A Purveyor of Outsize Thrills at His Museum of Misfit Toys
His City Museum, in an old shoe warehouse, featured a walk-through whale, jet-plane fuselages and what was billed as the world's largest No. 2 pencil. On the roof was a hulking praying mantis he created and a 1940s Ferris wheel. A 10-story slide, originally for sorting shoes, became a favorite ride for kids.
But Mr. Cassilly's enthusiasm for creating outsize amusements may have led to his unfortunate undoing. He was found dead at age 61 on Monday, after apparently rolling his bulldozer that he was using to move earth at his latest project, a disused cement plant that he was turning into an adventure park and sculpture garden to be called Cementland.
It wasn't the first time he had flipped over in a bulldozer, friends said. Trained as a sculptor, Mr. Cassilly created giant model squids and hippos for parks and zoos in St. Louis and around the country. He also had a profitable sideline as a developer, refurbishing St. Louis's decaying Victorian-era architecture.
He was already something of a civic icon when, in 1993, he bought an abandoned 750,000-square-foot industrial complex in the ramshackle city center, and said he was opening a museum.
Mr. Cassilly furnished his museum with giant fish tanks, a maze of tunnels and industrial castoffs like the "puking pig," a hulking fire pump that splashed visitors. Unlike conventional museums, children were encouraged to climb on everything.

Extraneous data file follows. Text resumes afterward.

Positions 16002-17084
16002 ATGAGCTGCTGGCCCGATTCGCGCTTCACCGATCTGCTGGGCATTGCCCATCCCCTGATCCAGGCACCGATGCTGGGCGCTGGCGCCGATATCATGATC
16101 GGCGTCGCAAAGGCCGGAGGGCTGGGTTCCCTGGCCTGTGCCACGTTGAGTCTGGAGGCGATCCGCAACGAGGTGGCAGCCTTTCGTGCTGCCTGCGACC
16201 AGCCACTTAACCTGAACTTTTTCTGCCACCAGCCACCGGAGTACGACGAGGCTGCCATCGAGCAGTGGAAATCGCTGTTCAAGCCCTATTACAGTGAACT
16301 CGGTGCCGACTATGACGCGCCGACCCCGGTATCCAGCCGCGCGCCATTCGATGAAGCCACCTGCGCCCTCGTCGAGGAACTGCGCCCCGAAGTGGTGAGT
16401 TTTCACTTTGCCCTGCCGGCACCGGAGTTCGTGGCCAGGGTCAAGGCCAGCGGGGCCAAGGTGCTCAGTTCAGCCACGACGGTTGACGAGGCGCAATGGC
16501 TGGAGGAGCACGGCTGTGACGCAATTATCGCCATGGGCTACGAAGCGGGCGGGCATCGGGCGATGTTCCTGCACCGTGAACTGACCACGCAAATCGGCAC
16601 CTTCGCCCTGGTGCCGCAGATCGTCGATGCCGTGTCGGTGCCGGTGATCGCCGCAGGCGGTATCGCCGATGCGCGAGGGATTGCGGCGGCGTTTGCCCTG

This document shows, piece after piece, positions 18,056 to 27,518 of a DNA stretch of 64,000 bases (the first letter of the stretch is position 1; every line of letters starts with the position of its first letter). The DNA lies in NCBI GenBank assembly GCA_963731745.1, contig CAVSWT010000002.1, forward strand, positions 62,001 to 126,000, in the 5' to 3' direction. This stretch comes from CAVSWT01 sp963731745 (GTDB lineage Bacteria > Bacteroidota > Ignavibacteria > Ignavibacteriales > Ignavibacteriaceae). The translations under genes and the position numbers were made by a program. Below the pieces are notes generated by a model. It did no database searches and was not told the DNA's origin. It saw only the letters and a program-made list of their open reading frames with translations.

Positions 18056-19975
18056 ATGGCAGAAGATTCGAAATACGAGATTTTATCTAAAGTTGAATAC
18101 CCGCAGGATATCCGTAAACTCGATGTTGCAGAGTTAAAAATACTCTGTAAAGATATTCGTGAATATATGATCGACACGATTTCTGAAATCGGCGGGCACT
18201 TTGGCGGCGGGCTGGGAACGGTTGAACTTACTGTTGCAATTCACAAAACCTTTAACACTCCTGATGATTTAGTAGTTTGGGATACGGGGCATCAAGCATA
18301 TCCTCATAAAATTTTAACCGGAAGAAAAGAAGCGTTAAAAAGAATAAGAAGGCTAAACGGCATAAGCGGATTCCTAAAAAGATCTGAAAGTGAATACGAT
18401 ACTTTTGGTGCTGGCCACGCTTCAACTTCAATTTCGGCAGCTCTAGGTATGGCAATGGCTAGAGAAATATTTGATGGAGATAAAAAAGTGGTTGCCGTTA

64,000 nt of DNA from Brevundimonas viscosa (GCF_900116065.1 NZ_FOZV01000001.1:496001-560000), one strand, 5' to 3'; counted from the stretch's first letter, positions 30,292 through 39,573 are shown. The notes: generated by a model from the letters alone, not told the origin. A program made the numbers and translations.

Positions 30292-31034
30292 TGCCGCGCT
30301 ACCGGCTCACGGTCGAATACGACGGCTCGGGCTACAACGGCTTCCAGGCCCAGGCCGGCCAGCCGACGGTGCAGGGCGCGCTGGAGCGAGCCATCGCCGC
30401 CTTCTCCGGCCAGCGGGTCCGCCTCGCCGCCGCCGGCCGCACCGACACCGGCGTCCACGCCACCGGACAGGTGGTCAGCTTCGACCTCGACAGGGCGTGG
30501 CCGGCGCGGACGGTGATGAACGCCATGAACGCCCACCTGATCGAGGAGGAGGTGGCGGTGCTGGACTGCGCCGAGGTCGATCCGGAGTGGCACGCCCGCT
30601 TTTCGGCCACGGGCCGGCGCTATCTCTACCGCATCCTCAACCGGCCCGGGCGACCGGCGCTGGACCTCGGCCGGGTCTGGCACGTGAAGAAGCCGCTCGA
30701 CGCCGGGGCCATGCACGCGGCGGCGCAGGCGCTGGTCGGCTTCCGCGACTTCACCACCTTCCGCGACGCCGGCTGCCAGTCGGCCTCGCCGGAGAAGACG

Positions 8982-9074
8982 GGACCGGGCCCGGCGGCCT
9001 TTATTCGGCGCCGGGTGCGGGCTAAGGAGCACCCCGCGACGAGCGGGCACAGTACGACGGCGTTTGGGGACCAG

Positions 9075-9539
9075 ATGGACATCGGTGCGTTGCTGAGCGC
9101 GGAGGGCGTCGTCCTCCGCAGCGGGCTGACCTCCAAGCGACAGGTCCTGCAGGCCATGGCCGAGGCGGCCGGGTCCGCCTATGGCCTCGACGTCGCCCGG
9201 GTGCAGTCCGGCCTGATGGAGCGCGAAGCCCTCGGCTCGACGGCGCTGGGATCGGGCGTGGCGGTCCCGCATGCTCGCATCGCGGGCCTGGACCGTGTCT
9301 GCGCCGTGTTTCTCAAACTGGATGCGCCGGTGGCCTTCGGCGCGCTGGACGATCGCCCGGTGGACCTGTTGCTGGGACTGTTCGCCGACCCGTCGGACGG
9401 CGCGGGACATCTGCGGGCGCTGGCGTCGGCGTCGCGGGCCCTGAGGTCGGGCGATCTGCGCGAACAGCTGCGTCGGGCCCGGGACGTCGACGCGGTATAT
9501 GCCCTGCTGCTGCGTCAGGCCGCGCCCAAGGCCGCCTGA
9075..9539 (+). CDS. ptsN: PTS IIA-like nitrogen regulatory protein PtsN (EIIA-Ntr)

"The illusion of danger is essential for any kind of adventure," he once told the St. Louis Post-Dispatch.
The first danger the nonprofit museum faced was bankruptcy. In a move nearly unprecedented in the world of museums, Mr. Cassilly in 2002 successfully transformed it into a for-profit enterprise.
Dangers to patrons proved more than illusory as well. The museum faced at least two dozen personal-injury lawsuits for mishaps including severed fingers and a fractured skull. But Mr. Cassilly was unmoved. He posted at the entrance the names of the attorneys who brought lawsuits, and he complained to The Wall Street Journal last year, "They are taking the fun out of life."
At age 14, the St. Louis native apprenticed himself to a sculpture professor at local Fontbonne College, a previously all-female school from which, in 1972, he became the first male graduate. That spring, he married and traveled to Rome. As he told it, it was Mr. Cassilly on that trip who protected Michaelangelo's statue of the Virgin Mary and Jesus in the Vatican, the Pietà, when he pulled a hammer-wielding Hungarian vandal off the sculpture by grabbing his hair.
Many were skeptical when Mr. Cassilly announced he would create a museum in downtown St. Louis, which had become a crime-ridden ghetto. But St. Louis mayor Francis Slay credited the City Museum with helping lead a renaissance in the area.
"He created excitement where nobody wanted to be," said Mr. Slay.
Once the City Museum began turning a profit, Mr. Cassilly lately turned his focus to Cementland. The project's deadline seemed to extend indefinitely as he dreamed up new features like a water ride and a 150-foot Mayan temple."It will be a place where we can do things that are normally illegal," like throwing rocks off a tall chimney, he told the Post-Dispatch.
He added that he had a simple philosophy: "I like to see us as the loyal opposition to the rest of society."